South African War


South African War

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War fought between Great Britain and the two Boer (see Afrikaner) republics
the South African Republic (Transvaal) and the Orange Free State
from 1899 to 1902.

It was precipitated by the refusal of the Boer leader Paul Kruger to grant political rights to Uitlanders ("foreigners," mostly English) in the interior mining districts and by the aggressiveness of the British high commissioner, Alfred Milner. Initially the Boers defeated the British in major engagements and besieged the key towns of Ladysmith, Mafikeng, and Kimberley; but British reinforcements under H.H. Kitchener and F.S. Roberts relieved the besieged towns, dispersed the Boer armies, and occupied Bloemfontein, Johannesburg, and Pretoria (1900). When Boer commando attacks continued, Kitchener implemented a scorched-earth policy: Boer farms were destroyed and Boer civilians were herded into concentration camps. More than 20,000 men, women, and children (including black Africans) died as a result, causing international outrage. The Boers finally accepted defeat at the Peace of Vereeniging.

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▪ British-South African history
also called  Boer War , or  Anglo-Boer War 

      (Oct. 11, 1899–May 31, 1902), war fought between Great Britain and the two Boer (Afrikaner) republics—the South African Republic (Transvaal) and the Orange Free State. Although it was the largest and most costly war in which the British engaged between the Napoleonic Wars and World War I, it was fought between wholly unequal protagonists. The total British military strength in South Africa reached nearly 500,000 men, whereas the Boers (Boer) could muster no more than about 88,000. But the British were fighting in a hostile country over difficult terrain, with long lines of communications, while the Boers, mainly on the defensive, were able to use modern rifle fire to good effect, at a time when attacking forces had no means of overcoming it.

      The war began on Oct. 11, 1899, following a Boer ultimatum directed against the reinforcement of the British garrison in South Africa. The crisis was caused by the refusal of the South African Republic, under President Paul Kruger (Kruger, Paul), to grant political rights to the Uitlander (foreigners; i.e., non-Dutch and primarily English) population of the mining areas of the Witwatersrand, and the aggressive attitudes of Alfred Milner, 1st Viscount Milner, the British high commissioner, and of Colonial Secretary Joseph Chamberlain, in response to this obduracy. An underlying cause of the war was the presence in the Transvaal of the largest gold-mining complex in the world, beyond direct British control, at a time when the world's monetary systems, preeminently the British, were increasingly dependent upon gold.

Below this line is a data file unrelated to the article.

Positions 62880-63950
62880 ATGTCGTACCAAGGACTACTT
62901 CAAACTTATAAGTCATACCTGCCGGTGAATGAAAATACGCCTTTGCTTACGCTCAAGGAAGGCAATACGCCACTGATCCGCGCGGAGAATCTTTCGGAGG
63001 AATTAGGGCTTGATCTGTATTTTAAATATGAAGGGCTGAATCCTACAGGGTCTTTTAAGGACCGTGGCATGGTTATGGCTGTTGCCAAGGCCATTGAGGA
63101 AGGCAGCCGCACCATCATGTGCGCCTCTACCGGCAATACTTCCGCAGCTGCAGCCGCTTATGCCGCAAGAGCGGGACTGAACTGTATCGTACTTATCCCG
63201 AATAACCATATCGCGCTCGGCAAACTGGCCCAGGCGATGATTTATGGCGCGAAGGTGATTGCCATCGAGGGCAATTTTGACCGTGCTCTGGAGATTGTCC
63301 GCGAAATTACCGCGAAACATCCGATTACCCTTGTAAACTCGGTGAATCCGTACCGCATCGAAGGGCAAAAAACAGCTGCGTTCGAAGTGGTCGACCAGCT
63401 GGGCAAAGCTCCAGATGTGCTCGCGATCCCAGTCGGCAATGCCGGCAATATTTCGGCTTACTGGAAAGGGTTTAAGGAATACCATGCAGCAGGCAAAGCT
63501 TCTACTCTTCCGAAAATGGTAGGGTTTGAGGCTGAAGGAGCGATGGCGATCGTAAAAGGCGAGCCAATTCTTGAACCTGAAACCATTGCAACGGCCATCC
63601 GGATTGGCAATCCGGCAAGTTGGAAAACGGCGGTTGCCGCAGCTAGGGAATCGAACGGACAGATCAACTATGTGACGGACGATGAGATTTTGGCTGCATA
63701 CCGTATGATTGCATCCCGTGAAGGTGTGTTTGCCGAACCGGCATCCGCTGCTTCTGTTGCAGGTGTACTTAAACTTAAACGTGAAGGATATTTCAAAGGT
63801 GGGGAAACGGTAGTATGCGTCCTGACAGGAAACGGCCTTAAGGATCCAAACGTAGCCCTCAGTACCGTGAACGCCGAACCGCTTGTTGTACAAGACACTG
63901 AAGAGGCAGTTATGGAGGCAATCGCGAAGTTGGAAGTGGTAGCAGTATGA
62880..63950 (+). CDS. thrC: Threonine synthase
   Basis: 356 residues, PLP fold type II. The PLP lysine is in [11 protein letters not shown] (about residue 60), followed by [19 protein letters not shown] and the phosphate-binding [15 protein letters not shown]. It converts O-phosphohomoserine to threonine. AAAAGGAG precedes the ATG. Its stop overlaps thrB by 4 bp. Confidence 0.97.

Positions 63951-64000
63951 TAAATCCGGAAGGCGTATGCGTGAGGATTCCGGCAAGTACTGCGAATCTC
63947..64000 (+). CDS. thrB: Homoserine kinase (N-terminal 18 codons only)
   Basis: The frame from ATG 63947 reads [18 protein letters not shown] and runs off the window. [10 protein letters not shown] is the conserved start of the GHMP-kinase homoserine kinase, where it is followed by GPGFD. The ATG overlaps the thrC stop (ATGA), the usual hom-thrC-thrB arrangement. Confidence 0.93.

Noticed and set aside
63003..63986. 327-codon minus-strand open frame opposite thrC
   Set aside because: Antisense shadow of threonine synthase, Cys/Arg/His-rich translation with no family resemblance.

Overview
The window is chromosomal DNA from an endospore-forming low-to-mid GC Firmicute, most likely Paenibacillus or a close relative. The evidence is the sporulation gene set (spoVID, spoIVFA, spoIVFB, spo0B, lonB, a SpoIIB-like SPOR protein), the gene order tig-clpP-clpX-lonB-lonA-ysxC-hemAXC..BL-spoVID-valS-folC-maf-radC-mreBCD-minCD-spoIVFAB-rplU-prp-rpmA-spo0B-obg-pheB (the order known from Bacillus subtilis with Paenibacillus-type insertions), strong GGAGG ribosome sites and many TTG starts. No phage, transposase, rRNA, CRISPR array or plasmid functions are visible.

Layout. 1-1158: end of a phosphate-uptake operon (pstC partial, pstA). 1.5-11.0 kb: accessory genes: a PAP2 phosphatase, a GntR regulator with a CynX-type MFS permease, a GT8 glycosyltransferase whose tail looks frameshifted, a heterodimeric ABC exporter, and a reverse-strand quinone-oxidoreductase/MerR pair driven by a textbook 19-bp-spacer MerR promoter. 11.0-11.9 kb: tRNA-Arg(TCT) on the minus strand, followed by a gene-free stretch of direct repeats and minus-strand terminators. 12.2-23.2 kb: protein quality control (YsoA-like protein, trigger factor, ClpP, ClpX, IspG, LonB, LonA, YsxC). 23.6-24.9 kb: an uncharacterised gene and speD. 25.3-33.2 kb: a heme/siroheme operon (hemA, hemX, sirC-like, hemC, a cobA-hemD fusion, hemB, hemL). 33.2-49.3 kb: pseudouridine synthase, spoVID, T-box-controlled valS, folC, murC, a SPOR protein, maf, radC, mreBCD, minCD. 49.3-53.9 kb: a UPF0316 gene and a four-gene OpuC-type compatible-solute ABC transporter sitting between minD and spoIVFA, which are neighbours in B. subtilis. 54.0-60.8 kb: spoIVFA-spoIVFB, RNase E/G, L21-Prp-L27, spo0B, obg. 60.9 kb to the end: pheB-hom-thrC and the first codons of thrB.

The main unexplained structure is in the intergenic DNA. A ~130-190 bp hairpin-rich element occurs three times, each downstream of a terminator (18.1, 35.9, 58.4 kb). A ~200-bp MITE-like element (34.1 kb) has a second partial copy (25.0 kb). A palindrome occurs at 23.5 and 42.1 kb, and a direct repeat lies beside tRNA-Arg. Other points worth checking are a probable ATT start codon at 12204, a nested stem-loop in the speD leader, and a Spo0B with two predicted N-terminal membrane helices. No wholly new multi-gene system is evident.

The course of the war can be divided into three periods. During the first phase, the British in South Africa were unprepared and militarily weak. Boer armies attacked on two fronts, into Natal from the Transvaal and into the northern Cape from the Orange Free State; the northern districts of the Cape Colony rebelled against the British and joined the Boer forces. In the course of Black Week (December 10–15) the Boers defeated the British in a number of major engagements and besieged the key towns of Ladysmith, Mafeking, and Kimberley; but large numbers of British reinforcements were being landed, and slowly the fortunes of war turned. Before the siege of Ladysmith could be relieved, however, the British suffered another reverse at Spion Kop (January 1900).

      In the second phase, the British, under Lord Kitchener and Frederick Sleigh Roberts, 1st Earl Roberts, relieved the besieged towns, beat the Boer armies in the field, and rapidly advanced up the lines of rail transportation. Bloemfontein was occupied by the British in February 1900, and Johannesburg and Pretoria in May and June. Kruger left the Transvaal for Europe. But the war, which until then had been largely confined to military operations, was by no means at an end, and at the end of 1900 it entered upon its most destructive phase. For 15 months Boer commandos, under the brilliant leadership of generals such as Christiaan Rudolf de Wet (Wet, Christiaan Rudolf de) and Jacobus Hercules De la Rey (De la Rey, Jacobus Hercules), harried the British army bases and communications; large rural areas of the Transvaal and the Orange Free State (which the British annexed as the Orange River Colony) remained out of British control.

      Kitchener responded with barbed wire and blockhouses along the railways, but when these failed he retaliated with a scorched-earth policy. The farms of Boers and Africans alike were destroyed and the Boer inhabitants of the countryside were rounded up and held in segregated concentration camps. The plight of the Boer women and children in these camps became an international outrage—more than 20,000 died in the carelessly run, unhygienic camps. The commandos continued their attacks, many of them deep into the Cape Colony, General Jan Smuts leading his forces to within 50 miles (80 km) of Cape Town. But Kitchener's drastic and brutal methods slowly paid off. The Boers had unsuccessfully sued for peace in March 1901; finally, they accepted the loss of their independence by the Peace of Vereeniging (see Vereeniging, Peace of) in May 1902.

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Universalium. 2010.

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